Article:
A Broken Promise by Todd Schoonover
In 1965 the United States Army Corps of Engineers completed Kinzua Dam. Its rising water inundated all of the habitable land of Cornplanter’s Grant along with 10,000 acres of the Seneca’s Allegany Reservation in New York.
Cornplanter’s descendants and the Allegany Seneca fought to halt the construction of the dam. They cited the Canandaigua Treaty of 1794, the oldest active treaty in the United States. This agreement, signed by both George Washington’s representative and Cornplanter, guaranteed that the United States would never take the Seneca’s land. This agreement states:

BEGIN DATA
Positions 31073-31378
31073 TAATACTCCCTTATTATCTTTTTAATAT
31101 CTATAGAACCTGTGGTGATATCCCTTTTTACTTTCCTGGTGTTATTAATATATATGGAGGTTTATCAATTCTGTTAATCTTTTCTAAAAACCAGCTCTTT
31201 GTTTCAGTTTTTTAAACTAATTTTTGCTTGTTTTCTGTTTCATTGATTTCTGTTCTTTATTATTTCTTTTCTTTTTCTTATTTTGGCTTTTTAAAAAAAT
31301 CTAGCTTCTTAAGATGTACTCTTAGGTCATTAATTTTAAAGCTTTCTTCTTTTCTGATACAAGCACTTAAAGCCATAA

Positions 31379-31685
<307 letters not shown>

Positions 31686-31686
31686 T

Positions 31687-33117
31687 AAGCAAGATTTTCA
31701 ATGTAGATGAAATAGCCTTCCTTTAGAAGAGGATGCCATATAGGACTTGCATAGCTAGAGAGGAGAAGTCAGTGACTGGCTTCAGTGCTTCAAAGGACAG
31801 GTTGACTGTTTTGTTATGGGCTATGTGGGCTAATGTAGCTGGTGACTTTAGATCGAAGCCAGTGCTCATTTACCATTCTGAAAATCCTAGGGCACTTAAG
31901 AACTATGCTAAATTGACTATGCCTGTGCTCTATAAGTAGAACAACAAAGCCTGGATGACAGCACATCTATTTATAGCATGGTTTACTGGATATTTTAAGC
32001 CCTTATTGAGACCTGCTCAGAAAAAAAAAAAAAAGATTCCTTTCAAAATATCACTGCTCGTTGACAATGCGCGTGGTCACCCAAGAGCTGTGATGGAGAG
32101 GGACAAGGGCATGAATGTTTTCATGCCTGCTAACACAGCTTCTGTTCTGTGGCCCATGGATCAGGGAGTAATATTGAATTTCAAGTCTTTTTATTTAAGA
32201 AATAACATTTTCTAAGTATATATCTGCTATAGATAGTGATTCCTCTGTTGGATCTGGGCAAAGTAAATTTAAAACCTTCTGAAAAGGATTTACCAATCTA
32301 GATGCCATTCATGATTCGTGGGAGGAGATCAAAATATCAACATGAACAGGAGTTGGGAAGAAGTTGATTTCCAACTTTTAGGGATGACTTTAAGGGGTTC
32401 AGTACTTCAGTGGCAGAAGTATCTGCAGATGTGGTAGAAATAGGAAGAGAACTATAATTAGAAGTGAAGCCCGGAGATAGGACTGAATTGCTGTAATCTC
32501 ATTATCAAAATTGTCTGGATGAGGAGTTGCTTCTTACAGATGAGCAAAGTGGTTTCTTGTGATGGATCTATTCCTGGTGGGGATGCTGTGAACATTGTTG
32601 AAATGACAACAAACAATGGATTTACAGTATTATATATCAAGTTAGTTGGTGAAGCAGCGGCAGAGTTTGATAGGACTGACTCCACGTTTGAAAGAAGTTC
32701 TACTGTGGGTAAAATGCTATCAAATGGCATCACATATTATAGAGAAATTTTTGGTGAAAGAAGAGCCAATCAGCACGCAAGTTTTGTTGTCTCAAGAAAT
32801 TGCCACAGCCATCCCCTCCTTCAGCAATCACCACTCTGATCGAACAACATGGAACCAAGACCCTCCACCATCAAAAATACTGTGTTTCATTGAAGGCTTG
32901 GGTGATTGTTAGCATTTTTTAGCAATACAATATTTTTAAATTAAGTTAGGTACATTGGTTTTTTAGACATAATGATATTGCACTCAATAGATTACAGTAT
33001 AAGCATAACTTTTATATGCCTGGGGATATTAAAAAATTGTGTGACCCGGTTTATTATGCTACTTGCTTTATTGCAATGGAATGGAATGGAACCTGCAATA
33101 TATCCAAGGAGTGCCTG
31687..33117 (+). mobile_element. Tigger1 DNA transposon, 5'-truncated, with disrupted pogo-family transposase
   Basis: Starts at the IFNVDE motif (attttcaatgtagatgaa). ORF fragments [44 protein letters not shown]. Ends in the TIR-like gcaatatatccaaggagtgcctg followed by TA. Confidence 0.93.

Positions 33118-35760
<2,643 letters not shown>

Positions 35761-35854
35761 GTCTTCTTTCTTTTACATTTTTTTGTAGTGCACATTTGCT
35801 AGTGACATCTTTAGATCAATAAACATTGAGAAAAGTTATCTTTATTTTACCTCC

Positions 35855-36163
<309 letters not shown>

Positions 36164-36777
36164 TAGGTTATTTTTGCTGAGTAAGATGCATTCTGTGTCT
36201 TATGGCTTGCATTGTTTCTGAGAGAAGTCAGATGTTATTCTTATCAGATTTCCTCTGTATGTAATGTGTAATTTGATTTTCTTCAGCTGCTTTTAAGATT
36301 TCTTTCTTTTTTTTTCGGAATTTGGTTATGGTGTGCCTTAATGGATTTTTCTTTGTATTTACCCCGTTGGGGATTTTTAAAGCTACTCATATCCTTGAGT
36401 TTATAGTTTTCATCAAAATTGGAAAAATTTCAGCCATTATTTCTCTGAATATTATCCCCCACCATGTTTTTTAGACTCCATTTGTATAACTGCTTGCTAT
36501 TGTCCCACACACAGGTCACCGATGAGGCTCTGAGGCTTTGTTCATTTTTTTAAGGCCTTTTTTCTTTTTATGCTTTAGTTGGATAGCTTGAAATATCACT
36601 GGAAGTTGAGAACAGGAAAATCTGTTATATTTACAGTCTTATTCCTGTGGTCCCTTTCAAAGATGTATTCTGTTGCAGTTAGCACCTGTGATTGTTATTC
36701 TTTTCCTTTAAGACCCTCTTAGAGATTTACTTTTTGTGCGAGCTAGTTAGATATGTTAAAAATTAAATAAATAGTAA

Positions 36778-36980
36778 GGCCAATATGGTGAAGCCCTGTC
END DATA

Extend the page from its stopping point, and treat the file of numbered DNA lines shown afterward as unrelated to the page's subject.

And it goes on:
“Now the United States acknowledges all the land within the aforementioned boundaries, to be the property of the Seneca Nation, and the United States will never claim the same, nor disturb the Seneca Nation.”
The United States confiscated the Seneca’s land by the right of eminent domain. Two hundred and thirty descendants of Chief Cornplanter lost their homeland in 1964 when the reservoir at Kinzua Dam filled. They lost their 175-year-old ancestral home—their houses, their hunting and fishing grounds, their church, and their school.over 7 years ago